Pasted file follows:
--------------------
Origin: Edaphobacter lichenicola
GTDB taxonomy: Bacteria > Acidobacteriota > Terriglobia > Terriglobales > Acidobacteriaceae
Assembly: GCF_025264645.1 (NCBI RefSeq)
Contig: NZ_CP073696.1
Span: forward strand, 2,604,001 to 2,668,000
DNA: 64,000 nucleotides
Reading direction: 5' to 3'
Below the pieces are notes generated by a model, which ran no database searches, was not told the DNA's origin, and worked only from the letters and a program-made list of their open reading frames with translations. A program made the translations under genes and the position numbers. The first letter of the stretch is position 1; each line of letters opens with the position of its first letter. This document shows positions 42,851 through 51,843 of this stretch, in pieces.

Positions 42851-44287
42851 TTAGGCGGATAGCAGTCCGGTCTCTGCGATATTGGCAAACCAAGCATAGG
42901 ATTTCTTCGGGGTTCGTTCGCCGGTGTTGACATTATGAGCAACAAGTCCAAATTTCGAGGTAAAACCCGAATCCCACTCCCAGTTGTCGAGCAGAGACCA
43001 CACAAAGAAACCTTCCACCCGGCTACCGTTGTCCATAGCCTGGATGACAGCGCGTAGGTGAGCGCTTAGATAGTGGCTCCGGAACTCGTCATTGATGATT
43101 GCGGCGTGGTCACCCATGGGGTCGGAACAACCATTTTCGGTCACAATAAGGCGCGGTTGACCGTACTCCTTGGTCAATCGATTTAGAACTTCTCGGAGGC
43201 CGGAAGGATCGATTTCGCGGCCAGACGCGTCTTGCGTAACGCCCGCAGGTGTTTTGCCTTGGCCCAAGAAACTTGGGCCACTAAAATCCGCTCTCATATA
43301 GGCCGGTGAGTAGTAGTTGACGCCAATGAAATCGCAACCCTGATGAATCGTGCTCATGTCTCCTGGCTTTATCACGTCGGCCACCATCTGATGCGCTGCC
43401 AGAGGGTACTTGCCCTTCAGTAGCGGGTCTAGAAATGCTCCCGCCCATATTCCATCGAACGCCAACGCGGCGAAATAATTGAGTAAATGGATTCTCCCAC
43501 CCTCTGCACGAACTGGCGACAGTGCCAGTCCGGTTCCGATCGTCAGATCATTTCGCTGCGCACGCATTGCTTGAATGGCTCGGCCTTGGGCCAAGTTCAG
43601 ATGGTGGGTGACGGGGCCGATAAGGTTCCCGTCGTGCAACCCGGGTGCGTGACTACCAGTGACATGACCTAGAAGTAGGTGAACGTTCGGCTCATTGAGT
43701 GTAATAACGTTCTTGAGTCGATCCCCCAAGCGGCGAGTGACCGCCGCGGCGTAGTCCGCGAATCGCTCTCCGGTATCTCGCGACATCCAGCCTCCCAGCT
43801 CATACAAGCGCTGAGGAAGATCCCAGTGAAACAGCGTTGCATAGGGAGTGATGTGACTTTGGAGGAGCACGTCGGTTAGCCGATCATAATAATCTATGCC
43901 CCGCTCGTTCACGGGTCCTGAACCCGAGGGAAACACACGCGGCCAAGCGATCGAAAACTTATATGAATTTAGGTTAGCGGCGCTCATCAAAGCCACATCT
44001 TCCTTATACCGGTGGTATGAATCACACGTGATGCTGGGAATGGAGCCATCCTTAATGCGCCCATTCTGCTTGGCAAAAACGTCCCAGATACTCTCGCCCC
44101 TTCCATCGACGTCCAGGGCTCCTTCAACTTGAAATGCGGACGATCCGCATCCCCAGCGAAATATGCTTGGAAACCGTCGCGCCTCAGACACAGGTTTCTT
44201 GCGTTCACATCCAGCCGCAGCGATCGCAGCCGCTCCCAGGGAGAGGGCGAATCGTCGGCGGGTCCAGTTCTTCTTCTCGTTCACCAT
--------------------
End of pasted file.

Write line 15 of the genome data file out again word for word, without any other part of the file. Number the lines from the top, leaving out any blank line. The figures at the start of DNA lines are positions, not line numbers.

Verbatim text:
43301 GGCCGGTGAGTAGTAGTTGACGCCAATGAAATCGCAACCCTGATGAATCGTGCTCATGTCTCCTGGCTTTATCACGTCGGCCACCATCTGATGCGCTGCC